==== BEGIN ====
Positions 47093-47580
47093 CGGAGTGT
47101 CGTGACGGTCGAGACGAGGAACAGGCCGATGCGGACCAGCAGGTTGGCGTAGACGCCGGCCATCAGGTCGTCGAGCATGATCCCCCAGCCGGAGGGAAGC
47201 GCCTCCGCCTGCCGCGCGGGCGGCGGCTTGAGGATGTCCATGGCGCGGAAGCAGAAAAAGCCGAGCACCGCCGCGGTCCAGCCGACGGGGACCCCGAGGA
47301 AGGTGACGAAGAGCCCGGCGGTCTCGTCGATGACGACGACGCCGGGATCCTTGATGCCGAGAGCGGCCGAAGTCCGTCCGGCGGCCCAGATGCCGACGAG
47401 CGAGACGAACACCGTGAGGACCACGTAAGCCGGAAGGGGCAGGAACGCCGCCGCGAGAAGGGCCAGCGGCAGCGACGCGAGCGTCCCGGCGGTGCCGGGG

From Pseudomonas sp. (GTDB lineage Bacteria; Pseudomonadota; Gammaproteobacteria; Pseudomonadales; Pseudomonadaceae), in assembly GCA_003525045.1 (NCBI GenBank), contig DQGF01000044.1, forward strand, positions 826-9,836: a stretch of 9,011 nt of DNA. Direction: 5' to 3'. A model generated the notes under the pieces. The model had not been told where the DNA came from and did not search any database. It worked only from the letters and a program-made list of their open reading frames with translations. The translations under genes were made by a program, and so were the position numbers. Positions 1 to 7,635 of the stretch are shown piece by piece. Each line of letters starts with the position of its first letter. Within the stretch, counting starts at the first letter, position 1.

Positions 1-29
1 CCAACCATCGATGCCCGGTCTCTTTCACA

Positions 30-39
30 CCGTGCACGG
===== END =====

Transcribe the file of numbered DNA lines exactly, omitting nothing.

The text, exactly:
Positions 47093-47580
47093 CGGAGTGT
47101 CGTGACGGTCGAGACGAGGAACAGGCCGATGCGGACCAGCAGGTTGGCGTAGACGCCGGCCATCAGGTCGTCGAGCATGATCCCCCAGCCGGAGGGAAGC
47201 GCCTCCGCCTGCCGCGCGGGCGGCGGCTTGAGGATGTCCATGGCGCGGAAGCAGAAAAAGCCGAGCACCGCCGCGGTCCAGCCGACGGGGACCCCGAGGA
47301 AGGTGACGAAGAGCCCGGCGGTCTCGTCGATGACGACGACGCCGGGATCCTTGATGCCGAGAGCGGCCGAAGTCCGTCCGGCGGCCCAGATGCCGACGAG
47401 CGAGACGAACACCGTGAGGACCACGTAAGCCGGAAGGGGCAGGAACGCCGCCGCGAGAAGGGCCAGCGGCAGCGACGCGAGCGTCCCGGCGGTGCCGGGG

From Pseudomonas sp. (GTDB lineage Bacteria; Pseudomonadota; Gammaproteobacteria; Pseudomonadales; Pseudomonadaceae), in assembly GCA_003525045.1 (NCBI GenBank), contig DQGF01000044.1, forward strand, positions 826-9,836: a stretch of 9,011 nt of DNA. Direction: 5' to 3'. A model generated the notes under the pieces. The model had not been told where the DNA came from and did not search any database. It worked only from the letters and a program-made list of their open reading frames with translations. The translations under genes were made by a program, and so were the position numbers. Positions 1 to 7,635 of the stretch are shown piece by piece. Each line of letters starts with the position of its first letter. Within the stretch, counting starts at the first letter, position 1.

Positions 1-29
1 CCAACCATCGATGCCCGGTCTCTTTCACA

Positions 30-39
30 CCGTGCACGG